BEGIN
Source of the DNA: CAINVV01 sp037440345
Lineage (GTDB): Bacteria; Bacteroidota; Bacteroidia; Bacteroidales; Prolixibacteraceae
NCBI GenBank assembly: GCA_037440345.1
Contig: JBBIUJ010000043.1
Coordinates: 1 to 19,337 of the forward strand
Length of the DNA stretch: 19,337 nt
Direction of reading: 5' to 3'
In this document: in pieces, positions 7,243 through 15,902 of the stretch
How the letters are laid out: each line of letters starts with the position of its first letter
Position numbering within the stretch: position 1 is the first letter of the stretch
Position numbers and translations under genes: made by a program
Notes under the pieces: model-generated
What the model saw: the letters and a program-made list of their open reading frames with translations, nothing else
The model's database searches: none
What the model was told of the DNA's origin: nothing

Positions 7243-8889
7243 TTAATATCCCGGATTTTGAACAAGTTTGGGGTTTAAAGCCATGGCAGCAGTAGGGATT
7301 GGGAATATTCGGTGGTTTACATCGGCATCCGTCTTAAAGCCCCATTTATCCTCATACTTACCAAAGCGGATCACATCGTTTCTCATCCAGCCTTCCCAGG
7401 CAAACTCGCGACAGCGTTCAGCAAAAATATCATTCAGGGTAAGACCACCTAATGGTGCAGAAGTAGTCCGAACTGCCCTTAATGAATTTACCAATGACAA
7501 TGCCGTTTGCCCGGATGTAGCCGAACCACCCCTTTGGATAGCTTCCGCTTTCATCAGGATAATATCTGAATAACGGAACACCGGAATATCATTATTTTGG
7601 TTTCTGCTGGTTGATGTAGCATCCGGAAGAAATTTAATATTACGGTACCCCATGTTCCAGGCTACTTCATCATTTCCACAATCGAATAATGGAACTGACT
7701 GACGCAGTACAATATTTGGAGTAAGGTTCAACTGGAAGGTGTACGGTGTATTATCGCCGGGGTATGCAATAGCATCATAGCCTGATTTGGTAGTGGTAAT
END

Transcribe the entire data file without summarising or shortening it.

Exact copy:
Source of the DNA: CAINVV01 sp037440345
Lineage (GTDB): Bacteria; Bacteroidota; Bacteroidia; Bacteroidales; Prolixibacteraceae
NCBI GenBank assembly: GCA_037440345.1
Contig: JBBIUJ010000043.1
Coordinates: 1 to 19,337 of the forward strand
Length of the DNA stretch: 19,337 nt
Direction of reading: 5' to 3'
In this document: in pieces, positions 7,243 through 15,902 of the stretch
How the letters are laid out: each line of letters starts with the position of its first letter
Position numbering within the stretch: position 1 is the first letter of the stretch
Position numbers and translations under genes: made by a program
Notes under the pieces: model-generated
What the model saw: the letters and a program-made list of their open reading frames with translations, nothing else
The model's database searches: none
What the model was told of the DNA's origin: nothing

Positions 7243-8889
7243 TTAATATCCCGGATTTTGAACAAGTTTGGGGTTTAAAGCCATGGCAGCAGTAGGGATT
7301 GGGAATATTCGGTGGTTTACATCGGCATCCGTCTTAAAGCCCCATTTATCCTCATACTTACCAAAGCGGATCACATCGTTTCTCATCCAGCCTTCCCAGG
7401 CAAACTCGCGACAGCGTTCAGCAAAAATATCATTCAGGGTAAGACCACCTAATGGTGCAGAAGTAGTCCGAACTGCCCTTAATGAATTTACCAATGACAA
7501 TGCCGTTTGCCCGGATGTAGCCGAACCACCCCTTTGGATAGCTTCCGCTTTCATCAGGATAATATCTGAATAACGGAACACCGGAATATCATTATTTTGG
7601 TTTCTGCTGGTTGATGTAGCATCCGGAAGAAATTTAATATTACGGTACCCCATGTTCCAGGCTACTTCATCATTTCCACAATCGAATAATGGAACTGACT
7701 GACGCAGTACAATATTTGGAGTAAGGTTCAACTGGAAGGTGTACGGTGTATTATCGCCGGGGTATGCAATAGCATCATAGCCTGATTTGGTAGTGGTAAT